Eyewitness Identification Reform
Nebraska enacted a statute requiring all law enforcement agencies that conduct eyewitness identifications to adopt a written policy and submit it to the Nebraska Commission on Law Enforcement and Criminal Justice. The policy shall include the minimum standards developed by the Commission relating to the following: (a) standards which describe the administration of a lineup, (b) procedures governing the instructions given by a peace officer to an eyewitness, and (c) procedures for documentation of the eyewitness's level of certainty of an identification. Read the statute.Read the Commission's model policy.
The Commission approved minimum standards and a model policy that includes the 'core four' evidence-based practices: blind/blinded administration of the lineup, instructions to the eyewitness that the perpetrator may or may not be present, use of non-suspect fillers that generally match the eyewitness's description of the perpetrator and do not make the suspect noticeably stand out, and eliciting a statement of confidence from the eyewitness immediately after an identification is made. Statute effective: 2016; Policy adopted: 2016.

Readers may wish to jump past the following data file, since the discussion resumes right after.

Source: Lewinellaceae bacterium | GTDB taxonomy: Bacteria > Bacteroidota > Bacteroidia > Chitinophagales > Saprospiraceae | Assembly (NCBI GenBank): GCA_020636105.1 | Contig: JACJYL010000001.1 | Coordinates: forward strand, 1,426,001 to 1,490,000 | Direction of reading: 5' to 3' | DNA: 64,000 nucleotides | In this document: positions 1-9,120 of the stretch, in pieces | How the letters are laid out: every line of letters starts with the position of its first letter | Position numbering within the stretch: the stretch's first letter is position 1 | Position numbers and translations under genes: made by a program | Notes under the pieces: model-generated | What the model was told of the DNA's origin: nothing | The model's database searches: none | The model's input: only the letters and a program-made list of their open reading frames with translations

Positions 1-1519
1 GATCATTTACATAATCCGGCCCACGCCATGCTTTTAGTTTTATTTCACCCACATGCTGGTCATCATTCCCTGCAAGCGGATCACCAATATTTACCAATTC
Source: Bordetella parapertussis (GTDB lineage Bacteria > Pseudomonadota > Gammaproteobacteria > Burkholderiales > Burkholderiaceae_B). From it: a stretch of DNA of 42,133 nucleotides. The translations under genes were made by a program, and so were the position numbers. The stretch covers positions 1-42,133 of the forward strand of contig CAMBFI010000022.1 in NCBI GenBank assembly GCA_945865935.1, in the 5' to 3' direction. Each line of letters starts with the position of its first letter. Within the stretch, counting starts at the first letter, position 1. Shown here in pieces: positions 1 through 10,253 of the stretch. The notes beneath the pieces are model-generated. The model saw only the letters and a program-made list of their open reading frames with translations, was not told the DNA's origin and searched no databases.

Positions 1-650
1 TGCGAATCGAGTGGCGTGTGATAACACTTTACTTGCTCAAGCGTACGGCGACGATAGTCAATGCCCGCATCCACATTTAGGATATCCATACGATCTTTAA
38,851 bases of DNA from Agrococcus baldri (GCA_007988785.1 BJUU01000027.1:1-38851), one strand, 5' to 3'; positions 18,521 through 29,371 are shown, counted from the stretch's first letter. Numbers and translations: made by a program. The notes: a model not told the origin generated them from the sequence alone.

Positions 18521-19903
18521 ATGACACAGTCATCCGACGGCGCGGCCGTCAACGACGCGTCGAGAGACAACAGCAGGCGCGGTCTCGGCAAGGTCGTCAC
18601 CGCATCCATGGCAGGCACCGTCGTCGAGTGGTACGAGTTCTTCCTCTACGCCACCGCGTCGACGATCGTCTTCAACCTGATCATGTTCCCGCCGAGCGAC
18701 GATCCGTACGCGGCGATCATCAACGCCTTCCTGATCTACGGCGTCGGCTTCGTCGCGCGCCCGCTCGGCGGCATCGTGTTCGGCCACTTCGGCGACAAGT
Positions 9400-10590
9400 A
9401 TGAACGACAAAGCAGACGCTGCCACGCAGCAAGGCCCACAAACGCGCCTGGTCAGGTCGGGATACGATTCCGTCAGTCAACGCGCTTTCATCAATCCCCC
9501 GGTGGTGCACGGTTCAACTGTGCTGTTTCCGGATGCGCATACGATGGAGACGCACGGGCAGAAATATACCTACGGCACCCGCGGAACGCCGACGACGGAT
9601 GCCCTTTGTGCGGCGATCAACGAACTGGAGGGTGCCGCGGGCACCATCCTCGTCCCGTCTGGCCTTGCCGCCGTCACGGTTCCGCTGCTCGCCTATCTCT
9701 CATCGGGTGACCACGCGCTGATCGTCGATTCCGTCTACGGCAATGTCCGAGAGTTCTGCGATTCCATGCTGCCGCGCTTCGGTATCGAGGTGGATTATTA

Recording of Interrogations
Law enforcement officers are required to record custodial interrogations at a place of detention in connection with crimes resulting in death or felonies involving sexual assault, kidnapping, child abuse or strangulation. A failure to comply yields a jury instruction. Effective: 2008. Read the statute.
Post Conviction DNA Testing
Any person can apply for DNA testing with the court that entered the guilty judgment at any time after conviction. Effective: 2001; Amended most recently: 2015. Read the statute.
State statute requires the automatic preservation of biological evidence in relation to a criminal case for the length of an individual’s incarceration. Effective: 2001; Amended most recently: 2007.Read the statute.
Nebraska's statute meets the best practices standards outlined by the NIST Technical Working Group on Biological Evidence Preservation.
Any person with a pardon for innocence, whose conviction was vacated, or whose conviction was reversed and remanded for a new trial and no subsequent conviction was obtained is eligible for damages found to proximately result from the wrongful conviction with a maximum of $500,000. Effective: 2009.Read the statute.